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Early days, Page 2

So we went to Atari and said, ‘Hey, we’ve got this amazing thing, even built with some of your parts, and what do you think about funding us? Or we’ll give it to you. We just want to do it. Pay our salary, we’ll come work for you. ‘And they said, ‘No’. So then we went to Hewlett-Packard, and they said, ‘Hey, we don’t need you. You haven’t got through college yet’.

Steve Jobs.

Besides Dylan, I was interested in Eastern mysticism, which hit the shores at about the same time. When I went to college at Reed, in Oregon, there was a constant flow of people stopping by, from Timothy Leary and Richard Alpert to Gary Snyder. There was a constant flow of intellectual questioning about the truth of life. That was a time when every college student in this country read Be Here Now and Diet for a Small Planet.

Steve Jobs, 1985

(on whether he tried to find his biological parents) I think it’s quite a natural curiosity for adopted people to want to understand where certain traits come from. But I’m mostly an environmentalist. I think the way you are raised and your values and most of your world view come from the experiences you had as you grew up. But some things aren’t accounted for that way. I think it’s quite natural to have a curiosity about it.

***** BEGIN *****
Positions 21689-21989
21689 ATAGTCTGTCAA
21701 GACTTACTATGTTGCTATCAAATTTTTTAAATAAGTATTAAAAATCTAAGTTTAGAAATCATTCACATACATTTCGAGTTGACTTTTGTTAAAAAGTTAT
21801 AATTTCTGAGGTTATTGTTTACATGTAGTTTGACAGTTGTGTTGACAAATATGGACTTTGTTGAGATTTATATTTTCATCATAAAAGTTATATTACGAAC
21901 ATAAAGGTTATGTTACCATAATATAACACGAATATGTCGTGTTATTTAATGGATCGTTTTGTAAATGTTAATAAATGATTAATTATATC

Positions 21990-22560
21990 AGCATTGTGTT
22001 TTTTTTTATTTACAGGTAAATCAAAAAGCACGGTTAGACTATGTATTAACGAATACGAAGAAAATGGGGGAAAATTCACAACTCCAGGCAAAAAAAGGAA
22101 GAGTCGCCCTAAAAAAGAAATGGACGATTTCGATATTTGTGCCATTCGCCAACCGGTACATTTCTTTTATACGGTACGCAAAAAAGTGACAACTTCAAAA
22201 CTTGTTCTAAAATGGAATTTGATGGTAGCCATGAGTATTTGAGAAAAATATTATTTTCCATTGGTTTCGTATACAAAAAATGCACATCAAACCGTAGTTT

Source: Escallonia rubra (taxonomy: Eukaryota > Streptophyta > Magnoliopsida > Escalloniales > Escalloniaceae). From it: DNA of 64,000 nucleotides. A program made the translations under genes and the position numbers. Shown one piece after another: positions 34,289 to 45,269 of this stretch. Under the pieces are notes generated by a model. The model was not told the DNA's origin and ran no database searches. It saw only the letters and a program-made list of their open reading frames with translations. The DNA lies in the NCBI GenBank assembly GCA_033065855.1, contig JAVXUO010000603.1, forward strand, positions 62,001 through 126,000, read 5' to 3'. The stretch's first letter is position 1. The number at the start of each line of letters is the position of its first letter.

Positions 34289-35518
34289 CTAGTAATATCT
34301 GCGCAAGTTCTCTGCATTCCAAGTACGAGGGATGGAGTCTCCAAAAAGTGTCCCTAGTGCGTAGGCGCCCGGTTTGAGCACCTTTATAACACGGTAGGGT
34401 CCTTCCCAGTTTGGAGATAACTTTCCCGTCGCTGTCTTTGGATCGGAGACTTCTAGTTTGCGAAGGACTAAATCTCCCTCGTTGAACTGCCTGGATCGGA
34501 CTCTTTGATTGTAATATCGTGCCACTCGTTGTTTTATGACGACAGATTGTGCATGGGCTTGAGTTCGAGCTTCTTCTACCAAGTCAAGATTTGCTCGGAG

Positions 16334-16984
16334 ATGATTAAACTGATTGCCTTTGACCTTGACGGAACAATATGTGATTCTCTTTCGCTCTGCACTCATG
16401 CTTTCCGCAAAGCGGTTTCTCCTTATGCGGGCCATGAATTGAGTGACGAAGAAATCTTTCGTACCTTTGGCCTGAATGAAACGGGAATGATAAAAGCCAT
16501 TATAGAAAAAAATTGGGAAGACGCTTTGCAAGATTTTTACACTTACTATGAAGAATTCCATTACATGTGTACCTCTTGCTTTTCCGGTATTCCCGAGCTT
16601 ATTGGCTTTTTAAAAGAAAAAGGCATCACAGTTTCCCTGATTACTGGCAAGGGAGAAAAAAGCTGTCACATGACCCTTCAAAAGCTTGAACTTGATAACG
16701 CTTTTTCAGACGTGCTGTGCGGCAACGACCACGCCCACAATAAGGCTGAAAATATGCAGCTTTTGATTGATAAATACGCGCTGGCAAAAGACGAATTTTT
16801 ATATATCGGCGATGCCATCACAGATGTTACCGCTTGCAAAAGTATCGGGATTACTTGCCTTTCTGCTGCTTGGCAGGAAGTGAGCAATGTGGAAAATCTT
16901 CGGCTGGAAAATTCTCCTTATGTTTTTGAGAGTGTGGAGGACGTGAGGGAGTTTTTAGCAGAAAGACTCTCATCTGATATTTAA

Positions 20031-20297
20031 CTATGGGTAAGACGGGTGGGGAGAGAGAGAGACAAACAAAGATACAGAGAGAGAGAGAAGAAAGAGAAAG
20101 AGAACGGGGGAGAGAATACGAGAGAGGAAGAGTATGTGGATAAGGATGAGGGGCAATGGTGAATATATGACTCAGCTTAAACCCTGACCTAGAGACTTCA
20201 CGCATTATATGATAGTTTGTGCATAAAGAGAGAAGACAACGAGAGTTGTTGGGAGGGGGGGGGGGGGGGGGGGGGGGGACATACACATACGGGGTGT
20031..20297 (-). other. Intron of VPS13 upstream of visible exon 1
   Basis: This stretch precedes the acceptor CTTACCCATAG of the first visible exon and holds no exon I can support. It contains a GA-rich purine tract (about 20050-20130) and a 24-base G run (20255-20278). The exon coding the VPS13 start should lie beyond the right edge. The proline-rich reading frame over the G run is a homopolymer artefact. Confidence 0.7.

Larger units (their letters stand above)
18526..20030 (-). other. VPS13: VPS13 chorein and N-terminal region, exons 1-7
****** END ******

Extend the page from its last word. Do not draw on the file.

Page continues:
Steve Jobs, 1985

Woz and I are different in most ways, but there are some ways in which we’re the same, and we’re very close in those ways. We’re sort of like two planets in their own orbits that every so often intersect. It wasn’t just computers, either. Woz and I very much liked Bob Dylan’s poetry, and we spent a lot of time thinking about a lot of that stuff. This was California. You could get LSD fresh made from Stanford. You could sleep on the beach at night with your girlfriend. California has a sense of experimentation and a sense of openness, openness to new possibilities.

Steve Jobs, 1985

(on whether he thinks it’s unfit calling people in Silicon Valley ‘nerds’) Of course. I think it’s an antiquated notion. There were people in the ’60s who were like that and even in the early ’70s, but now they’re not that way. Now they’re the people who would have been poets had they lived in the ’60s. And they’re looking at computers as their medium of expression rather than language, rather than being a mathematician and using mathematics, rather than, you know, writing social theories.

Steve Jobs, 1984